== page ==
Coming in off the long run: Warriors need wins off the field
Off the long run
The Warriors have released their ambition to become the best sporting franchise in Australasia. To do this, they need to return to winning on the park.
However, winning on the park is not the only factor in becoming a super franchise. One of the areas where improvement is needed is the club's media coverage.
As a rugby league franchise the Warriors are competing against other franchises that are regularly seen on free-to-air TV in their target market.
The fact that New Zealand sporting coverage is so heavily dominated by pay TV has left a huge gap in the market.
In 2008 it was famously reported that a free-to-air netball test out ranked the pay TV All Blacks in television ratings. This shows that there is a clear gap in the market, which needs to be taken advantage of.
The Warriors are almost solely the property of pay TV, with the broadcast times of free-to-air replays only appealing to those who suffer from insomnia.
I am aware that Sky are not about to roll over and put all of the Warriors games on free-to-air TV, but with the right financial incentive and negotiations I am sure some kind of arrangement could be reached.
Off the top of my head, one suggestion is that the Warriors' Sunday 2pm home games get broadcast on Prime TV with only half an hour delay.
If this was well advertised I believe it would help the franchise attract tens of thousands of fans who are starved of sporting action.
The quality of the product would open league to a whole new market.
The Warriors have done really well getting their players on to Radio Sport. Having both Michael Luck and James Maloney on a national radio station for an hour each week is huge.
But we need to see large improvements with Sky's coverage too.
The Warriors need to flex their muscle with Sky and find a way to get better commentators and journalists covering the game.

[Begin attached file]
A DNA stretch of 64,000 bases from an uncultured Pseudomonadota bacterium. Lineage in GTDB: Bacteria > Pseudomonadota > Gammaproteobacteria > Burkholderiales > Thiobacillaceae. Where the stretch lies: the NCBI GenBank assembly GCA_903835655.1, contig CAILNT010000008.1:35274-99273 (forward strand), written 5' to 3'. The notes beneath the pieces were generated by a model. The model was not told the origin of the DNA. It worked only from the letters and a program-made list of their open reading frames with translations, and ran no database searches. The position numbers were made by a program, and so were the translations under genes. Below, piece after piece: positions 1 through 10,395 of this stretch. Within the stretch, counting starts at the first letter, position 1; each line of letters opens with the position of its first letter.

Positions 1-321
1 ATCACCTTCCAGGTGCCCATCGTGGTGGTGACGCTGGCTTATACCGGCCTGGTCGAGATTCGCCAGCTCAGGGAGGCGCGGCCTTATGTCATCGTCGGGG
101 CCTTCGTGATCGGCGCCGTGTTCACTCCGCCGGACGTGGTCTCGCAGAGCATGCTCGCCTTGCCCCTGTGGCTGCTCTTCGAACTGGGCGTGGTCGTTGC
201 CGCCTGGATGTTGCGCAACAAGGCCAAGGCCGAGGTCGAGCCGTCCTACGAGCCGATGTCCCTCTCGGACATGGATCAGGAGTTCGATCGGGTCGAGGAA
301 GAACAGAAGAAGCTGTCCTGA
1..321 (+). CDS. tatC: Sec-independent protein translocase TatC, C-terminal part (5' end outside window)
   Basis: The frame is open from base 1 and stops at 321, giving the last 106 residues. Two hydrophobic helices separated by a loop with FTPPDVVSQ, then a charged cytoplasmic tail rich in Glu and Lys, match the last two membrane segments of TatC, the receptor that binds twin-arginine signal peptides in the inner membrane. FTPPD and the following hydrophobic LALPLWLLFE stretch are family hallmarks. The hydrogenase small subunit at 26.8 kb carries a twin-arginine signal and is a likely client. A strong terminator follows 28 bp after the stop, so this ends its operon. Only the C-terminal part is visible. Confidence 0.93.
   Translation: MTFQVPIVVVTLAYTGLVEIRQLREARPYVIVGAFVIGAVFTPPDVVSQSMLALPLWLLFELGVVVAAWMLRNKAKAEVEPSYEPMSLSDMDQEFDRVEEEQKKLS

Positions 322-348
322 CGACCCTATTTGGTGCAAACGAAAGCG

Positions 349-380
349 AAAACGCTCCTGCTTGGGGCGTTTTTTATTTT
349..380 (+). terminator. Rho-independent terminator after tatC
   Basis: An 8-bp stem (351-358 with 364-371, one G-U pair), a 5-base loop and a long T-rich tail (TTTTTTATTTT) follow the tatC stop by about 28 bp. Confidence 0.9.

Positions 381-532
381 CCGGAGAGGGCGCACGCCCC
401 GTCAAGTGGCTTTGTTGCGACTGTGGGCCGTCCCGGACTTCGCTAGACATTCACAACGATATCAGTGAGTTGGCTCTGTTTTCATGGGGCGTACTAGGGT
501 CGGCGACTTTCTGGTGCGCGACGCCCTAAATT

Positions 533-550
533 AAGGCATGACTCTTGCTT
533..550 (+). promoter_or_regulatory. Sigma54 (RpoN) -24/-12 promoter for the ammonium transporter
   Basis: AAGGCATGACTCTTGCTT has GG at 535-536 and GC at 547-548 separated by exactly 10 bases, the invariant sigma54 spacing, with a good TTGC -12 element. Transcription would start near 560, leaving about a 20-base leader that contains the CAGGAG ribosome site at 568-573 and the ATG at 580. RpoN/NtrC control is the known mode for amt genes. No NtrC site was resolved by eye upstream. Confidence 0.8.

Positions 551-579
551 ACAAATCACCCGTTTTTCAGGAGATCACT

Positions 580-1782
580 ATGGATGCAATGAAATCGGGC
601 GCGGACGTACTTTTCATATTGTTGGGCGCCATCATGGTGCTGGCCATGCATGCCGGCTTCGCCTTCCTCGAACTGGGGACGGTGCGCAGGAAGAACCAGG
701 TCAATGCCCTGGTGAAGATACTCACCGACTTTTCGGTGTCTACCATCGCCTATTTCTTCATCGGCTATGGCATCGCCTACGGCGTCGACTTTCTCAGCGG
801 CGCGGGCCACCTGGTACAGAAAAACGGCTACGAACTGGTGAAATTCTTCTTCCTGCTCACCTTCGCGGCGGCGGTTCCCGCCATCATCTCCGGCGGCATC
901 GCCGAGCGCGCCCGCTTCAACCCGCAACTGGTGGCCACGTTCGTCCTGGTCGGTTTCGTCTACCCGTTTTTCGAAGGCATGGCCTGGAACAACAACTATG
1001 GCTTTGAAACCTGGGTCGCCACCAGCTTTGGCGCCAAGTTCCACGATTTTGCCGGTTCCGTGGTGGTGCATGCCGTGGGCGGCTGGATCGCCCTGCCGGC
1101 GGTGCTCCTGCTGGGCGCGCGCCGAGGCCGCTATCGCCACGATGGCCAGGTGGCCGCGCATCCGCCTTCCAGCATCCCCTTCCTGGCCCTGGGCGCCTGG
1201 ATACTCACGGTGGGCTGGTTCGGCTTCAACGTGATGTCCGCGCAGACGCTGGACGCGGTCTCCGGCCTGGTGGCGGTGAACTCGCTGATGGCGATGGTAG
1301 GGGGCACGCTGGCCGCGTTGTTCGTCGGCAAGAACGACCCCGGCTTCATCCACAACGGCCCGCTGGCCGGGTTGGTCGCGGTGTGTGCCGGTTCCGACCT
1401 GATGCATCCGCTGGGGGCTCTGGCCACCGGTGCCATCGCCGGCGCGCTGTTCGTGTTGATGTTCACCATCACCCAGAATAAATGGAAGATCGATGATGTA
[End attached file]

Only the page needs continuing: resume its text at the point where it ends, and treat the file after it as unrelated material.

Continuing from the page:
I am aware that there is an issue of journalistic integrity, and I 'm not suggesting the Warriors get to choose who comments their games, but, like it or not, the commentators contribute to how the club is perceived.
Commentators are a matter of taste but, with all due respect to Jason Costigan, Stephen McIvor and Dale Husband, none of them have been well received.
If the club are looking for a super coach they should demand Sky look for super broadcasters.
The broadcasting contributes heavily to the quality of the product, so the club must find a way to demand better.
In line with this the show 40/20 needs to be completely revamped.
Again, the quality of this show does reflect on the club even if it is exclusively a Sky TV production.
It is vital that we have a high profile show that is an equal mix of expert opinion and entertainment. Better hosts, guests and production values are needed.
The Warriors need to return to winning on the field but they also need to win in the media.
What other ideas do you have for changes that could improve the club?
Coming in off the long run is an ongoing Stuff Nation assignment. To contribute hit the green button.
View all contributions